Best Way To Hold A Guitar Pick

//Best Way To Hold A Guitar Pick

Best Way To Hold A Guitar Pick

guitar frets and picks

“How to hold a pick?” Simple. A lot of people do it wrong because they never thought of another way. With this lesson, we’re going to undo any bad habits. And create new ones.

Note that if you are a nylon-stringed guitar players you’re probably not concerned by this.

1. Pick a pick

I know, not the best pun in the world. Anyway, before learning what’s the best way to hold a guitar pick, you’ve got to buy one, or if you’re good with your hands, create one (it’s actually quite easy to do it – I’ll cover it on another lesson).

I totally recommend you to test picks before buying them and see what’s the most comfortable for you. In general, extra light picks are more ideal for beginners. It will sound better than a thicker one, and you’ll find strumming a lot easier to do. But test them, and see how it goes.

As for materials, you’ll find a bunch of different ones. My personal preference goes to the nylon picks, but here again, just a matter of choice.

2. Now… How to hold a pick?

Did you get yourself some picks? Cool. Let’s see how we handle this little thing.

So basically you’ve got to place it between your thumb and your first finger. But not anywhere. There’s a special spot. It’s exactly between the tip of your thumb and the side of your index. Do you want to see pictures demonstrating that? Okay, here it goes:

Hand position for guitar pick

Place the pick at the very end of your thumb

Holding the pick

And make a “tongs” shape with your index

Once you’ve done that, you can keep it very relaxed like the second picture, or even close your hand in a fist, which I recommend because of the pressure made by your thumb on your first finger. Don’t put too much strength on holding the pick though, a small pressure is enough.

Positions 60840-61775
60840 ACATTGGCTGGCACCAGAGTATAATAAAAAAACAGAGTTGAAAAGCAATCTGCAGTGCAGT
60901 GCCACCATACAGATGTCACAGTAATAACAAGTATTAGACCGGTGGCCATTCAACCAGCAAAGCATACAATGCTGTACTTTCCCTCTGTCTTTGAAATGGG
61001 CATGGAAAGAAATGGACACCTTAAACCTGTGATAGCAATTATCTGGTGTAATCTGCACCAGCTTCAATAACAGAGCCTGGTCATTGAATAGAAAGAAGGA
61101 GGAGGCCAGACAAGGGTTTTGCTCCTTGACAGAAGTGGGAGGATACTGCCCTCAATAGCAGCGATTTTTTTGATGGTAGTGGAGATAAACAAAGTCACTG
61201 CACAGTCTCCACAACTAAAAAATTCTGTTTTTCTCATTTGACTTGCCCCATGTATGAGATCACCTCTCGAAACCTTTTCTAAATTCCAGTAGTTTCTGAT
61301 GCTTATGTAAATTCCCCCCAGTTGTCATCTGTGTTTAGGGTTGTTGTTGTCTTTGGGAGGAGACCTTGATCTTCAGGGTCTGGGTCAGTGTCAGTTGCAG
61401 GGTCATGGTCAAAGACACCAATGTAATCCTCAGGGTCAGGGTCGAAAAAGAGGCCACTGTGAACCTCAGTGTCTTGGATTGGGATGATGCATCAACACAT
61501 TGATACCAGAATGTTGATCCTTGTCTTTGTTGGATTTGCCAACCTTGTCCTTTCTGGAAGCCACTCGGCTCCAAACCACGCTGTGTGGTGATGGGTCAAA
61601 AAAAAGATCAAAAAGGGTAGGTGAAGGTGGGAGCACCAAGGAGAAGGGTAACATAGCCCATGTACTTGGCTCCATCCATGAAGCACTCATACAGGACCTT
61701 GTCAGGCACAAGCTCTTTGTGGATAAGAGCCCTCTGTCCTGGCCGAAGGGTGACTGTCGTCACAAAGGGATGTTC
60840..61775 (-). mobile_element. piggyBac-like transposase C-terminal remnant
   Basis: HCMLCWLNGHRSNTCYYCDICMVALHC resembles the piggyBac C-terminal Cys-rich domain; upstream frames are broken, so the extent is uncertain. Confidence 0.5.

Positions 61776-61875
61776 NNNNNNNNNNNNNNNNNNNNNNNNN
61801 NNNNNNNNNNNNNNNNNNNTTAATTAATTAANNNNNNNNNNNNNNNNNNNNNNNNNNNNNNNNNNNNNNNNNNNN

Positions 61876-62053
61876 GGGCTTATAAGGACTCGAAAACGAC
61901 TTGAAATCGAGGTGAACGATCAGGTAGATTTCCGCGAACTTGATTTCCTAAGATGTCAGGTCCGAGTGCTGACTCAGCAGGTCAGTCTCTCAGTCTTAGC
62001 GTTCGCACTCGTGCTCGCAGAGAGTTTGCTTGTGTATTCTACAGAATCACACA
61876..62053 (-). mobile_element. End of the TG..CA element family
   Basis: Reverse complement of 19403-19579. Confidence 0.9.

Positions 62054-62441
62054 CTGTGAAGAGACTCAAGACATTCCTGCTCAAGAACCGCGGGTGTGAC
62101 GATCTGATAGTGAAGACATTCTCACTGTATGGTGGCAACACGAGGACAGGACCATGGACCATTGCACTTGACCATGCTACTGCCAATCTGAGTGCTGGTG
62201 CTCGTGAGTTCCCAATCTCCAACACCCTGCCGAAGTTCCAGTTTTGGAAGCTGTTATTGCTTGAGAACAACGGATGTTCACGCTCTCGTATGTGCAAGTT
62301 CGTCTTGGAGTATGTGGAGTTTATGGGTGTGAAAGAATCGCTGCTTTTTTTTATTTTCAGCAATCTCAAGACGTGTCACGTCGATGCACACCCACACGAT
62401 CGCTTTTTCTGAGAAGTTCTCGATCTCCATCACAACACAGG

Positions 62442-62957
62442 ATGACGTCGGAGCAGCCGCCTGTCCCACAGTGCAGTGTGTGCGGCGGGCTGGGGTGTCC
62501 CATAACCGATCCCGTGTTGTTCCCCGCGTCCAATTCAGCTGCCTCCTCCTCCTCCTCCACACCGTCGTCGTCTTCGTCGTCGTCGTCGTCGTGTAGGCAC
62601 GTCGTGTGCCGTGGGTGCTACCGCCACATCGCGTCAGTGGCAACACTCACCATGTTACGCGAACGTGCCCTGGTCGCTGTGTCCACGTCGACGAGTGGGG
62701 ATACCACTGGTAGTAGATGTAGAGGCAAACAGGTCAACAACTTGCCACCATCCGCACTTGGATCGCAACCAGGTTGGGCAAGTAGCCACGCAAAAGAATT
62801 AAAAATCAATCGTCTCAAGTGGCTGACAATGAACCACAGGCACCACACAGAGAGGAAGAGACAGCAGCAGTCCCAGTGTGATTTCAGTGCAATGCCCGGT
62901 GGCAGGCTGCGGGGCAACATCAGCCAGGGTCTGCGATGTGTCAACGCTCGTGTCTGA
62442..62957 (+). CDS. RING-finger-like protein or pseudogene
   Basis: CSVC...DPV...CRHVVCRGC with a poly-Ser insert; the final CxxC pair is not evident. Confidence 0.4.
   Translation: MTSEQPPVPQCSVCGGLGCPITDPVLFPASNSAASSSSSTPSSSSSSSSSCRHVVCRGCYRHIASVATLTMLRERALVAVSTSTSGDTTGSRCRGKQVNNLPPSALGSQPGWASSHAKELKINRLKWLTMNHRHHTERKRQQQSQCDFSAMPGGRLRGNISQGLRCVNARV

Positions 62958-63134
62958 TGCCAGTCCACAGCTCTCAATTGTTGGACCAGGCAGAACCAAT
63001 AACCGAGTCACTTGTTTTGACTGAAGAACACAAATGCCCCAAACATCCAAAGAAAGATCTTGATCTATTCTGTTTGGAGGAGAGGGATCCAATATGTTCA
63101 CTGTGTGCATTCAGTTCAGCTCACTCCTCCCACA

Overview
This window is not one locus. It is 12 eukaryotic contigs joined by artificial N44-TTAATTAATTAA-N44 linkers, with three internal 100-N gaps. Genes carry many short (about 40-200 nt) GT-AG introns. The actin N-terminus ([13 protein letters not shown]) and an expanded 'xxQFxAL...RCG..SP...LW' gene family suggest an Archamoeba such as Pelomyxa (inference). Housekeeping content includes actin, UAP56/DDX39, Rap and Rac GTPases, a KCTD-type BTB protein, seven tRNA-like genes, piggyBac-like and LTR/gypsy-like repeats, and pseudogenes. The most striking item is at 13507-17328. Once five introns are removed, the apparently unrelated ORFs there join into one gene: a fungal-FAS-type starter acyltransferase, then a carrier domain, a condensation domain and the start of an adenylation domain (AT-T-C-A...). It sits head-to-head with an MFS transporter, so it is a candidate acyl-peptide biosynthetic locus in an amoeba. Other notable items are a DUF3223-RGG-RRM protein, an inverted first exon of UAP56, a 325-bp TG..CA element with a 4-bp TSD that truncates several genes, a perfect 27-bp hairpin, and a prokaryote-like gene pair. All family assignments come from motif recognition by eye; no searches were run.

Note there are other ways to hold a pick but this one is HIGHLY advised. After a while, you’ll find that it’s actually very comfortable.

3. Guitar picks or fingers?

Hem… Tough question. For a beginner I’d say picks, 100%. For a more advanced player… 50% each. None of them should be replaced by another, and of course, on classical guitars, finger-picking rules. My heart personally goes to fingerstyle, but that’s because I’ve started on a classical guitar.

Are you at the beginning of the journey? Don’t worry, you’ll find out which one you’ll love the most.

By |2018-04-20T15:20:27+00:00September 4th, 2017|Beginner Guitar Lessons|4 Comments

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  1. Gabriella March 17, 2018 at 2:41 pm - Reply

    Pick a pick!

    This is great. My boyfriend plays bass and uses a pick every now and then. I never paid attention to how he holds it. I have tried to as well but could never figure out, this clears things up.

    Is there any other way to hold a pick?

    • Ben March 18, 2018 at 4:14 pm - Reply

      Hi Gabriella, thanks for your comment. Yes there are other ways to hold a pick, it all depends on the sound you are looking for. But generally, it works best when you have the pick between your index and thumb. The angle of the plectrum usually changes during your strumming, depending on the grip you have, the material of the plectrum, and the sweat. Changing the angle of the plectrum will change the sound slightly, and you would notice immediately.

  2. Kenneth March 17, 2018 at 4:44 pm - Reply

    This is a very good article on the best way to hold a pick. There are not a lot of instructions on how to hold a pick, yet it is a fundamental part of learning how to play. I am like you in that I like the light to medium nylon picks, not too big and teardrop shape. I tend to drop a pick that is too thick I guess because I hold the pick too loosely. I see more and more hybrid picking being taught now, by using a pick and holding it like you described and also using two fingers for additional upstroke picking.
    What would you recommend to a new guitar student? Learn finger-style picking or Hybrid picking?

    • Ben March 18, 2018 at 4:20 pm - Reply

      Hi Kenneth, thanks for your comment! As a new guitar I would totally recommend finger-style picking. Hybrid picking requires being able to do both and it could be very disturbing for a beginner. Once you mastered both techniques, of course you can play with hybrid picking.

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